Turning God into Santa

Let’s face it: most of our children believe that God is happy if they’re “good for goodness’ sake.” We’ve transformed the holy, terrifying, magnificent, and loving God of the Bible into Santa and his elves. And instead of transmitting the gloriously liberating and life-changing truths of the gospel, we have taught our children that what God wants from them is morality. We have told them that being good (at least outwardly) is the be-all and end-all of their faith.

This isn’t the gospel; we’re not handing down Christianity. We need much less of Veggie Tales and Barney and tons more of the radical, bloody, scandalous message of the God-man crushed by his Father for our sin.

Instead of the gospel of grace, we’ve given them daily baths in a 'sea of narcissistic moralism.'

This other thing we’re giving our children has a name—it’s called “moralism.” Here’s how one seminary professor described his childhood experience in church:

The preachers I regularly heard in the . . . church in which I was raised tended to interpret and preach Scripture without Christ as the central . . . focus. Characters like Abraham and Paul were commended as models of sincere faith and loyal obedience. . . . On the other hand, men like Adam and Judas were criticized as the antithesis of proper moral behavior. Thus Scripture became nothing more than a source book for moral lessons on Christian living, whether good or bad.

Teaching Good Manners Instead of Salvation

When we change the story of the Bible from the gospel of grace to a book of moralistic teachings like Aesop’s fables, all sorts of things go wrong. Unbelieving children are encouraged to display the fruit of the Holy Spirit even though they are spiritually dead in their trespasses and sins (Ephesians 2:1). Unrepentant children are taught to say that they’re sorry and ask for forgiveness even though they’ve never tasted true Godly sorrow. Unregenerate kids are told they are pleasing to God because they have achieved some “moral victory.”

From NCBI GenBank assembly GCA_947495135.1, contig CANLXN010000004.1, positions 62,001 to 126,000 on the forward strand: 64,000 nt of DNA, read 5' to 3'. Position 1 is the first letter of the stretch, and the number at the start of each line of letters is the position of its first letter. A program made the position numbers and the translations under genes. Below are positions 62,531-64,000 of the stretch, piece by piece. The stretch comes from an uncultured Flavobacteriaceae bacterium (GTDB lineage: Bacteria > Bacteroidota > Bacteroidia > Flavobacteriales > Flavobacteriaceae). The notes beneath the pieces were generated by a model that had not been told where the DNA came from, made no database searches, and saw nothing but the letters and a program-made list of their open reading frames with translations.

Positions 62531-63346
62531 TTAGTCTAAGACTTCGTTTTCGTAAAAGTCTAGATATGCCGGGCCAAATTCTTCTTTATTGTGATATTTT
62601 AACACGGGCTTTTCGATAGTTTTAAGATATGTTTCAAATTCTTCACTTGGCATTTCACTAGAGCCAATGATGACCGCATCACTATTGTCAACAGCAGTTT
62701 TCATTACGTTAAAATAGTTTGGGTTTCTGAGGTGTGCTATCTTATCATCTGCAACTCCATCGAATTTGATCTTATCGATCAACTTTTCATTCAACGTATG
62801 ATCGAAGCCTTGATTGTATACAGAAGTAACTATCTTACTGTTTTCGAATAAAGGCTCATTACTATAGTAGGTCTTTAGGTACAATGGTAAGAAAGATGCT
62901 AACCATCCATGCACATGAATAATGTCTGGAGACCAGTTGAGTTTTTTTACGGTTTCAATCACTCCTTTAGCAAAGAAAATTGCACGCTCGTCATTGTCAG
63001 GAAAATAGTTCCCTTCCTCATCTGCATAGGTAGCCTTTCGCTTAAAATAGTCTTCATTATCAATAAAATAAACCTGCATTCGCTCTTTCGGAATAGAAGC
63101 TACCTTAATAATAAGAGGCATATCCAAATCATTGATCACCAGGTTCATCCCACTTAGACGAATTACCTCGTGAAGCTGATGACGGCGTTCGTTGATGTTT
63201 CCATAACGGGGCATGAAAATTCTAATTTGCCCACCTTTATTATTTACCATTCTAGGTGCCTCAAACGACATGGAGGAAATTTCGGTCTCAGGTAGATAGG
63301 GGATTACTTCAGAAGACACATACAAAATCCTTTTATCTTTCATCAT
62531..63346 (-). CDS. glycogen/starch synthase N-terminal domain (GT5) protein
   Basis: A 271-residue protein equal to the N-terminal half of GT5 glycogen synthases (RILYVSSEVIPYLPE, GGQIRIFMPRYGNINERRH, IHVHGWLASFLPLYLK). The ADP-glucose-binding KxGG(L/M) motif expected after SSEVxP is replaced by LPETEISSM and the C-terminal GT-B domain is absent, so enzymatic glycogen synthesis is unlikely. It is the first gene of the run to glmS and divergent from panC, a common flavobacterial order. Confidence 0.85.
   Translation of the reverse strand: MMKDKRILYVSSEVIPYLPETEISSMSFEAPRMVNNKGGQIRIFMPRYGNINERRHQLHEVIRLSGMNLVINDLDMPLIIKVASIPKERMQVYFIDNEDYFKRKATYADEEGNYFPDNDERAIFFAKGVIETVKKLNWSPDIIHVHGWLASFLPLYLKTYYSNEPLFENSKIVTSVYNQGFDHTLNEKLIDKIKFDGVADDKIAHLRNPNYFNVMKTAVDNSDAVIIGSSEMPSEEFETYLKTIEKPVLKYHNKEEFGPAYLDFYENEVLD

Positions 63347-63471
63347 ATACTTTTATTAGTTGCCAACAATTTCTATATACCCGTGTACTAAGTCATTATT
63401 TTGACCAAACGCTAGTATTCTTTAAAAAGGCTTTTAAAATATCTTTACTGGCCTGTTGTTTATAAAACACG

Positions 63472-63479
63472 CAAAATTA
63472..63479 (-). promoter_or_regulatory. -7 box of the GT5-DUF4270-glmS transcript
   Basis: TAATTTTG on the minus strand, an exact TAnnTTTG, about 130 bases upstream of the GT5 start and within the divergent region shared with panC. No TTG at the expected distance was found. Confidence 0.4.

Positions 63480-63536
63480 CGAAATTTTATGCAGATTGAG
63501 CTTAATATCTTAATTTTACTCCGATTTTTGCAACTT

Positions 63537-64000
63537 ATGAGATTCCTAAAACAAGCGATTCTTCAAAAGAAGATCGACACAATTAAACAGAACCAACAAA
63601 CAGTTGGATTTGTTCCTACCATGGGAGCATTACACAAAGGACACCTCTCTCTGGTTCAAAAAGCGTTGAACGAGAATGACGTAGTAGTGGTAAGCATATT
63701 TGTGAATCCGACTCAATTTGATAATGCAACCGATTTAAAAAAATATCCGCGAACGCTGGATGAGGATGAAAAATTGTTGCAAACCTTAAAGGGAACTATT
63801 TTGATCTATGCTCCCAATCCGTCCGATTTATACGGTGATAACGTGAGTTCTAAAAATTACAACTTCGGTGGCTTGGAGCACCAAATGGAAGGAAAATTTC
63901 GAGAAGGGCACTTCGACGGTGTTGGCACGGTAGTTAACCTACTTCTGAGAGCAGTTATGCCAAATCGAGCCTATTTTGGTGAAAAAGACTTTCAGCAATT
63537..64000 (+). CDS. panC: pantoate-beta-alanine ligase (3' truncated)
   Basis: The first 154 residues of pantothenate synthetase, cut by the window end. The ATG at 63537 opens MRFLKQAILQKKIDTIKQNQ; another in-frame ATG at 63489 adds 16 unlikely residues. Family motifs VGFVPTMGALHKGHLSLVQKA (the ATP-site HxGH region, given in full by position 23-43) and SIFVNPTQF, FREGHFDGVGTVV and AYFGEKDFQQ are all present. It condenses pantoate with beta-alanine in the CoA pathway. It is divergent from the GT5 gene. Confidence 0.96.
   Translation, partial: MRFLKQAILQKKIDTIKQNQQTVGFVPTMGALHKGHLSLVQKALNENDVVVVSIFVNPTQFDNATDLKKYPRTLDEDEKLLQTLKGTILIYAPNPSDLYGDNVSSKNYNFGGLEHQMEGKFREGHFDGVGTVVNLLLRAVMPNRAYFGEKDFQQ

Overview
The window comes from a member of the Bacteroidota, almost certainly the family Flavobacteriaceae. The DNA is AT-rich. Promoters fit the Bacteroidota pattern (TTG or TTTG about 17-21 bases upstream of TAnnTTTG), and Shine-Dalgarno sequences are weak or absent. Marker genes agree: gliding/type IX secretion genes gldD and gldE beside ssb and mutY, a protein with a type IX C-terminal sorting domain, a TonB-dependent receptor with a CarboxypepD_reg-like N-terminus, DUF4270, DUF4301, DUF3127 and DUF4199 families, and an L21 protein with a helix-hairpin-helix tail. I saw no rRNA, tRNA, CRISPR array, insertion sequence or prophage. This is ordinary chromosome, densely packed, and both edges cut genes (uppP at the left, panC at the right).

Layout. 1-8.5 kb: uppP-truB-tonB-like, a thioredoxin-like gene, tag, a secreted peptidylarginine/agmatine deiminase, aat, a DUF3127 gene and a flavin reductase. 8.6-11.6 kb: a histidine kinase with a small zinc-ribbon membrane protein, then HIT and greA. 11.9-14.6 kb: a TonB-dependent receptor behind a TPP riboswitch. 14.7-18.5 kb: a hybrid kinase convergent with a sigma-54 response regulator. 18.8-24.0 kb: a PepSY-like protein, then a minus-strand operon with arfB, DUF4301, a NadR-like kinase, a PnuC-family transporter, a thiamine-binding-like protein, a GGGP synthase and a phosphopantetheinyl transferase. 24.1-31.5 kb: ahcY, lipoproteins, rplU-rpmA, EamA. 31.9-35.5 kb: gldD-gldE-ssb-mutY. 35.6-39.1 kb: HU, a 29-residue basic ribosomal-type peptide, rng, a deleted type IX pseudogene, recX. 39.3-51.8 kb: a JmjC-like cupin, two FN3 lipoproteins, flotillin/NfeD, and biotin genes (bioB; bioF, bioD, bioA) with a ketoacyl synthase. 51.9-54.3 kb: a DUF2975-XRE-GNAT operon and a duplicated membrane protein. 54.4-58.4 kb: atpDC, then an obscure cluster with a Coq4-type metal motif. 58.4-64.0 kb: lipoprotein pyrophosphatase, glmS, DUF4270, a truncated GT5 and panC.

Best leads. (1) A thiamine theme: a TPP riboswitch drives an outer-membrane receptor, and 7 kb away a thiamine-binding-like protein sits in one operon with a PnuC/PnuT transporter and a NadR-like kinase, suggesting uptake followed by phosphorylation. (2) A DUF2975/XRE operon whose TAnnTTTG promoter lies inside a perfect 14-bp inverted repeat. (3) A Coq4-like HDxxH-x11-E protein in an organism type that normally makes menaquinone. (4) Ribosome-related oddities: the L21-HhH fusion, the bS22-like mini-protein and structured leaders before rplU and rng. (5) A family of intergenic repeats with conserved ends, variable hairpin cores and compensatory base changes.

Good manners have been elevated to the level of Christian righteousness. Parents discipline their kids until they evidence a prescribed form of contrition, and others work hard at keeping their children from the wickedness in the world, assuming that the wickedness within their children has been handled because they prayed a prayer one time at Bible club.

The Bible Isn’t a Book of Fairy Tales

If our “faith commitments” haven’t taken root in our children, could it be because they have not consistently heard them? Instead of the gospel of grace, we’ve given them daily baths in a “sea of narcissistic moralism,” and they respond to law the same way we do: they run for the closest exit as soon as they can.

Good manners have been elevated to the level of Christian righteousness.

Moralistic parenting occurs because most of us have a wrong view of the Bible. The story of the Bible isn’t a story about making good little boys and girls better. As Sally Lloyd-Jones writes in The Jesus Storybook Bible:

No, the Bible isn’t a book of rules, or a book of heroes. The Bible is most of all a Story. It’s an adventure story about a young Hero who comes from a far country to win back his lost treasure. It’s a love story about a brave Prince who leaves his palace, his throne—everything—to rescue the one he loves. It’s like the most wonderful of fairy tales that has come true in real life.

This is the story that our children need to hear and, like us, they need to hear it over and over again.

Originally Posted at